As is the case for the general field of education, Environmental and Sustainability Education (ESE) has experienced a shift from a focus on learning contents to learning outcomes. These have been described in so-called competency frameworks, aiming to define skills, abilities, and proficiencies individuals need to become change agents for sustainable development. Throughout the last decade, a series of competency frameworks have been suggested (Barth et al., 2007; Brundiers et al., 2010; de Haan, 2010; Frisk & Larson, 2011; Wiek et al., 2011; Rieckmann, 2012; Lambrechts et al., 2013; Lans et al., 2014; Murga-Menoyo, 2014), claiming to prepare learners for the challenges they face when engaging with the cause of sustainability both as private and professional actors. These frameworks exert an important influence on ESE, as they are meant to guide and evaluate both entire ESE programs and specific learning activities.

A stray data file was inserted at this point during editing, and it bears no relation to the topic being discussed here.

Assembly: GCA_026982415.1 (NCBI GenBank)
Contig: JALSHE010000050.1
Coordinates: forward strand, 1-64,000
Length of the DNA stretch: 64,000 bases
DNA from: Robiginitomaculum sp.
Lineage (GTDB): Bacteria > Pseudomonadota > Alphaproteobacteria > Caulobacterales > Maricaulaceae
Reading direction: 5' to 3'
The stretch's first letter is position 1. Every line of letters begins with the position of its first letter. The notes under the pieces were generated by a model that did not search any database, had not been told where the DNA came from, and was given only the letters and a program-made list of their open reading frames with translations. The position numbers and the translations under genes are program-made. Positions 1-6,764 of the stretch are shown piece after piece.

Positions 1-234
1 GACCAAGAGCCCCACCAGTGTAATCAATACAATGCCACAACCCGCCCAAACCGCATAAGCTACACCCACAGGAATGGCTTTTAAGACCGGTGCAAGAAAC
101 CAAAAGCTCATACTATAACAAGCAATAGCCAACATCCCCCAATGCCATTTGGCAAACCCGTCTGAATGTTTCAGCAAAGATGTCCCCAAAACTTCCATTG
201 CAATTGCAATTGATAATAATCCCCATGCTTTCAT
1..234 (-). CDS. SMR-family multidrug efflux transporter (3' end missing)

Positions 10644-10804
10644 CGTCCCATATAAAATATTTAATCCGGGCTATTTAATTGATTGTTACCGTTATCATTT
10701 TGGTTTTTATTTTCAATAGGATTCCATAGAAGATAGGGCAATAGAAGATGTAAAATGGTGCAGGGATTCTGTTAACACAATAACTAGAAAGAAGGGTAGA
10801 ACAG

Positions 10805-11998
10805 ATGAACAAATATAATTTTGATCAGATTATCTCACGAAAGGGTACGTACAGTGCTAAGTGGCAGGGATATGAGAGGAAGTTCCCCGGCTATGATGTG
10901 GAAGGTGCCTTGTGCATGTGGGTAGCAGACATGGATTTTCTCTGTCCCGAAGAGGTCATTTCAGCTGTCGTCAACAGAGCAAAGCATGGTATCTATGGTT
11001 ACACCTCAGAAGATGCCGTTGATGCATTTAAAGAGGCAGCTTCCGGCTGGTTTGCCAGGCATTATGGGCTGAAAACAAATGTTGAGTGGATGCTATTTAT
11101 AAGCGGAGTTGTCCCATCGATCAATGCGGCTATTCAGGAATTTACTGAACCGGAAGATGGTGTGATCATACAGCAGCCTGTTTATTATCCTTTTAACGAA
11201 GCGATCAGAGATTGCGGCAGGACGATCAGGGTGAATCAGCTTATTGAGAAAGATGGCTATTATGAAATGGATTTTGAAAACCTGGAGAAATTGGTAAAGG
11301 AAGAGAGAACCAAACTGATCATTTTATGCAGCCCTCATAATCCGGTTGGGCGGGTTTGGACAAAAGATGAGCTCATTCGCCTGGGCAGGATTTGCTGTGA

What remains unclear, however, is how these frameworks are in fact derived. Do experts (who counts as an expert?) define these competencies? Are they derived from other disciplines? Are they developed with ‘role models’, that is to say people who act in accordance with their sustainability-related values?
SuCo2 is looking for Bachelor/Master candidates interested in addressing these questions. In detail, the candidate is asked to
- Undertake a systematic literature review identifying suggestions for competency frameworks for sustainable development and
- Provide answers how these competency frameworks were developed
If you are interested, please get in touch with Pascal Frank.